Random Play by Graham Reid

Alternative Nation: Go Ahead, Make My Date

The date for the election came as no surprise to a Sydney-based stylist and his partner.

Sergio Turner and partner David Jackson said yesterday that when they were engaged to do a make-over on the prime minister for her interview in the Australian Women’s Weekly a month or so ago she twice mentioned September 17 as “her special day”.

“To be honest we had no idea who she was,” said Turner of Sergio&Jacko. “Mr David thought she was some country school headmistress and that the senior girls had chipped in to give her an extreme make-over for the school ball.

“She was obviously excited about whatever was going to happen on that day and got quite giggly. I just thought she was unused to the champagne, being from the country.

“To be honest though, neither Mr David nor myself take much interest in what clients say, so we actually forgot just what day she kept being girly about. But of course, we remember it now.”

Turner also said that while trying to make Clark “look 10 times nicer in 10 minutes” in the makeover challenge she mentioned possible partners on that date.

“This surprised us, she certainly didn’t come across as the flirty type. Mr David was quite overcome and had to go outside for air when he heard her talk about how strong and vigorous her selection process would be.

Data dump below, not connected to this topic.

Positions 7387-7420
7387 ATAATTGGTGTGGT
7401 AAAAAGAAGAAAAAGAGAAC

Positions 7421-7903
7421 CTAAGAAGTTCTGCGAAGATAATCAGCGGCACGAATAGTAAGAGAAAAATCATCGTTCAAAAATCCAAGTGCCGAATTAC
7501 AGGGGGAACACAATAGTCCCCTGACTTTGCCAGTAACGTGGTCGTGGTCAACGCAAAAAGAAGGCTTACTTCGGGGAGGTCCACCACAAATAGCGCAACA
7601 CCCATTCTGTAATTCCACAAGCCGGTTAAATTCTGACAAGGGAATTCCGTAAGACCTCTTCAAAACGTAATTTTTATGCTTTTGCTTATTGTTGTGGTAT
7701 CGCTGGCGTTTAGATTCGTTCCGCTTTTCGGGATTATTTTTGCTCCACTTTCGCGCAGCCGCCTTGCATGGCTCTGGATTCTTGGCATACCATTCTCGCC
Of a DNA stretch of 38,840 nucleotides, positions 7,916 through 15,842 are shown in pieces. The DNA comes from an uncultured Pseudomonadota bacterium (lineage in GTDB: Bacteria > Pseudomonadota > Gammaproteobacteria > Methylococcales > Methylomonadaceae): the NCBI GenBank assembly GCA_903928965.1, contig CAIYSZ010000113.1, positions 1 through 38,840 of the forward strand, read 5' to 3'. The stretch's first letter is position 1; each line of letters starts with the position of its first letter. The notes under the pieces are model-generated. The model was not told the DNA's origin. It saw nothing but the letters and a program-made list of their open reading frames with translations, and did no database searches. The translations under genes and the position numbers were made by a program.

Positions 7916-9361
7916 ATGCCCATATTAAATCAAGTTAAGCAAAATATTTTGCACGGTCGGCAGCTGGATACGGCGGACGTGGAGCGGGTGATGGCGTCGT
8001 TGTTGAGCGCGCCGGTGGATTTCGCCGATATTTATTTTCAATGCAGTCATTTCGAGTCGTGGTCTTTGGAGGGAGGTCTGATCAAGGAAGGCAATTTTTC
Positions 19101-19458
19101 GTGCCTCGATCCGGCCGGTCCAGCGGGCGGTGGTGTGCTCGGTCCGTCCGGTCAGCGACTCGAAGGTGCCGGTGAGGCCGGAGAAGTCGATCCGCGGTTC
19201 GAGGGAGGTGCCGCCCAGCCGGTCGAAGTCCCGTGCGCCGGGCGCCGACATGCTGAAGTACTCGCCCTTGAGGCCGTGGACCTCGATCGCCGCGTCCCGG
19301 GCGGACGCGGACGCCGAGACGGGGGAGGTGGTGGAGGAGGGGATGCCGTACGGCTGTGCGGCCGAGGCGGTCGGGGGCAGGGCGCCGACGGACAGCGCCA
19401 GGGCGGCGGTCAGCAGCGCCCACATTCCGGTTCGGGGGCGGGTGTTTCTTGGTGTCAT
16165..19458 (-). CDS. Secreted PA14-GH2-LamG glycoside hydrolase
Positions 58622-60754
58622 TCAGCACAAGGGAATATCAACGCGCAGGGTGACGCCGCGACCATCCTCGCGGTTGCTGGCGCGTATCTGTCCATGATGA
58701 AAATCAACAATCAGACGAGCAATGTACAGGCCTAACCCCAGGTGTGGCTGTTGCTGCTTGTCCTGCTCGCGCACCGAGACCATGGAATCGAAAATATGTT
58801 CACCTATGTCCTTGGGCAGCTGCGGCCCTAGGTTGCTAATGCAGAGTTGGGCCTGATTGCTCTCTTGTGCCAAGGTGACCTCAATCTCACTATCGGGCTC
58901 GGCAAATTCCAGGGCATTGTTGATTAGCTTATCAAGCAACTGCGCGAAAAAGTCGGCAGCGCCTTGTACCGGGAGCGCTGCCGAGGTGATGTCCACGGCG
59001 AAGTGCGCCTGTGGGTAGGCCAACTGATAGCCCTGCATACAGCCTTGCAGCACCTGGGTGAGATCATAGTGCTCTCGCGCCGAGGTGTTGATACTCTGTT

“Otherwise it was a fun day for all us girls. When she left she looked just fabulous, nothing like herself at all.”

The lack of a confirmed election date until now had meant political parties and their sleazy advertising managers could not plan a coherent, believable or marketable sales pitch for their parties' campaigns.

“We were in a phoney campaign,” said National leader Don Brash. “We look forward to getting past what I call, and excuse my language, the poppycock. Or should I say, the balderdash. Now the real campaigning can begin.

“Bring it up, as the young people say.”

Maori Party leader Tariana Turia said until she had hard evidence of the date other than simply an announcement by the prime minister she preferred not to comment.

“We have learned media reports can be inaccurate and exaggerated,“ she said. “So we need something concrete before we can arrange a series of hikoi, hui, and hangi.”

New Zealand First leader Winston Peters was angered at the way the announcement was made.

“I am outraged I had to hear of this like everyone else, through the media. That is typical Labour Party arrogance. Given that I may, or may not, be prepared to work in some self-serving coalition with these people I would have thought I could have expected some special consideration.

“But that’s Labour for you. Special treatment for no one, but their ivory tower latte-sipping friends.”

The interim leader of the Act Party, Mr Rodney Hide said he was pleased a date had been announced so he could get on with making what he called “other plans”.

Other parties -- United Future, that one with Jim Anderton whose name no one knows, the political wing of Destiny Church and a few other non-entities -- couldn’t be contacted for comment.

Although in truth journalists couldn’t be bothered seeking them out because they are always full of predictable bullshit and platitudes, and are nowhere near as important as they think they are.